Four new state polls out Sunday morning from NBC News/Wall Street Journal/Marist show that although Donald Trump leads in typically red Arizona and Georgia, they are up for grabs. And in typically close Nevada and New Hampshire, Hillary Clinton leads, but only by a razor-thin margin.
All four state polls show the race within the margin of error.
In Arizona, Trump leads by 1 point among likely voters, 42 percent to 41 percent. Among registered voters, Clinton has the 1-point advantage, 41-40. With Libertarian nominee Gary Johnson and Green Party nominee Jill Stein in the race, Trump leads by 2 points.
The poll confirms Arizona’s status as a battleground state in this election. The state has been solidly red since 1952, with the exception of Bill Clinton’s 1996 re-election. HuffPost Pollster’s estimate based on publicly available polls gives Trump only a 1.6-point lead over Clinton.
Georgia is similarly close in the new poll, with the race tied among registered voters at 44 percent and a 3-point Trump lead among likely voters, 46 percent to Clinton’s 43 percent. That becomes a 2-point Trump lead when Johnson is included (Stein isn’t on the ballot in the state).
The Deep South state has also been competitive this cycle, but has a more recent history of shifting from blue to red despite its reputation as a Republican stronghold. Bill Clinton won Georgia in 1992 and only narrowly lost the state in 1996. The HuffPost Pollster model estimates that Trump leads by 1.5 points.
Both Arizona and Georgia have large populations of voters that Trump has struggled with ― college-educated whites. According to an analysis conducted by The Huffington Post, in both states about a third of white adults over age 25 have college degrees. This segment of the population has tended to lean Republican in past elections, but they seem less willing to vote for Trump, according to 2016 polls.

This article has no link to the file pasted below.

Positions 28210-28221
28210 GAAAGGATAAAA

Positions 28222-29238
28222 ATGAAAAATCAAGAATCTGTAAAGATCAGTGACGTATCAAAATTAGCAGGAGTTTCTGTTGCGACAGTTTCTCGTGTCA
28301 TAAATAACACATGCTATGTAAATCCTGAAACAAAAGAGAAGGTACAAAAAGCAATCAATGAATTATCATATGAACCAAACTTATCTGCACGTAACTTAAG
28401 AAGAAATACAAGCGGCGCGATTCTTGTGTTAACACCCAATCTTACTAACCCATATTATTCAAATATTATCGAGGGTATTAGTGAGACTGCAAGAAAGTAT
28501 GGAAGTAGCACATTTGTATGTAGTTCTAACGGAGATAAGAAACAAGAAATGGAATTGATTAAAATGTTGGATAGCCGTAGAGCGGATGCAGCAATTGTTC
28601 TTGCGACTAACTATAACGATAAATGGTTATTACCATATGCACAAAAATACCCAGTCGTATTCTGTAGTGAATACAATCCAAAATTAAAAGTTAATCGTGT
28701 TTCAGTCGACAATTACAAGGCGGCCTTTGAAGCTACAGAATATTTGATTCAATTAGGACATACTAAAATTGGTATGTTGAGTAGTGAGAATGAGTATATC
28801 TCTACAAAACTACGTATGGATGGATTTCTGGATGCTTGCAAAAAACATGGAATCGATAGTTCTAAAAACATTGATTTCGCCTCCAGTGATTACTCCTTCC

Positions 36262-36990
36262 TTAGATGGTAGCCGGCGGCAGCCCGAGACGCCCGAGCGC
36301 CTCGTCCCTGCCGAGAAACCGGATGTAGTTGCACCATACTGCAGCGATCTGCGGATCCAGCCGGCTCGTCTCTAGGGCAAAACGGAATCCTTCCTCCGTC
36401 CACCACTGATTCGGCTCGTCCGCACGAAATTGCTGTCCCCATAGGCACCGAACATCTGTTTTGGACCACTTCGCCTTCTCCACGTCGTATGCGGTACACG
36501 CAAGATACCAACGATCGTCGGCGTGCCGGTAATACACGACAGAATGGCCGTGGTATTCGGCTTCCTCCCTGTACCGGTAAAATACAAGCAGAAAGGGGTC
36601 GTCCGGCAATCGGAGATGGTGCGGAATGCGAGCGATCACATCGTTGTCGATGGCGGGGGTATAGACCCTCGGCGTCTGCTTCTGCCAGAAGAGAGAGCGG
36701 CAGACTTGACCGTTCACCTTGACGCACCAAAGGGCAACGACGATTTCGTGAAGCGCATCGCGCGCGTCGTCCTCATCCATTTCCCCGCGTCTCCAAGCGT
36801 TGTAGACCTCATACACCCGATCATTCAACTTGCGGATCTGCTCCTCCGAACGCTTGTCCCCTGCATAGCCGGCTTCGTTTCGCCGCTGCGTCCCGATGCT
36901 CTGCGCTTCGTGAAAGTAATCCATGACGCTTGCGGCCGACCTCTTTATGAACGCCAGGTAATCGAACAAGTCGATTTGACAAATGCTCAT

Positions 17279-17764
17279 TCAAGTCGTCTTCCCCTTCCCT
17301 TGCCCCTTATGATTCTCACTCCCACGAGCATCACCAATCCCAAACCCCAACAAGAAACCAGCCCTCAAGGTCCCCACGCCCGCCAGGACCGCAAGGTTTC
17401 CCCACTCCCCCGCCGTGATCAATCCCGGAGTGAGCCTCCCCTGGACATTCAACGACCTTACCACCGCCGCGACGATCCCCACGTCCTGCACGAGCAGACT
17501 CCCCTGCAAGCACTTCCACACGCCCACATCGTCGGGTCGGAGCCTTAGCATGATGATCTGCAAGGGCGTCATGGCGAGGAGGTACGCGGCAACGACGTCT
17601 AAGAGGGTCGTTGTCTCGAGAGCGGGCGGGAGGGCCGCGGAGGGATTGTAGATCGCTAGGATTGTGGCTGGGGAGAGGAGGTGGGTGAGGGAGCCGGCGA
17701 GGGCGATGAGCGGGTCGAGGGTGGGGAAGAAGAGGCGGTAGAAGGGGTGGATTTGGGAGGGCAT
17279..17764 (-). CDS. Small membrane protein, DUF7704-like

Minority populations in each state ― Arizona’s Latino population and Georgia’s black population, both groups with whom Trump’s numbers are abysmal ― don’t help either. In 2012, Latinos made up 18 percent of the Arizona electorate, according to exit polls. There weren’t exit polls conducted in Georgia in 2012, but based on voter registration numbers, the black vote could have been as high as 30 percent.
But some swing states aren’t new: New Hampshire and Nevada have been battleground states for the last few presidential election cycles. Clinton leads by a single percentage point among likely voters in both states. Among registered voters, her lead expands to 5 points in Nevada, but the race becomes tied in New Hampshire. Adding Johnson and Stein flips Nevada to a 1-point Trump advantage, but in New Hampshire, Clinton remains ahead.
The HuffPost Pollster model gives Clinton the advantage in Nevada, but just barely.
Clinton’s average lead is much larger in New Hampshire, where recent polls have shown her with a much bigger advantage. The HuffPost Pollster model shows her ahead of Trump by just over 5 points.
Methods: The four NBC/WSJ/Marist state polls were conducted Sept. 6-8, 2016, by landline and cell phone. In Arizona, the poll includes 946 registered voters (with a margin of error of +/- 3.2 percentage points) and 649 likely voters (with a margin of error of +/- 3.8 percentage points). In Georgia, the poll includes 913 registered voters (+/- 3.2 percentage points) and 625 likely voters (+/- 3.9 percentage points). The Nevada poll includes 915 registered voters (+/- 3.2 percentage points) and 627 likely voters (+/- 3.9 percentage points). The New Hampshire poll includes 987 registered voters (+/- 3.1 percentage points) and 737 likely voters (+/- 3.6 percentage points).
For more information on how HuffPost Pollster calculates trends, click here.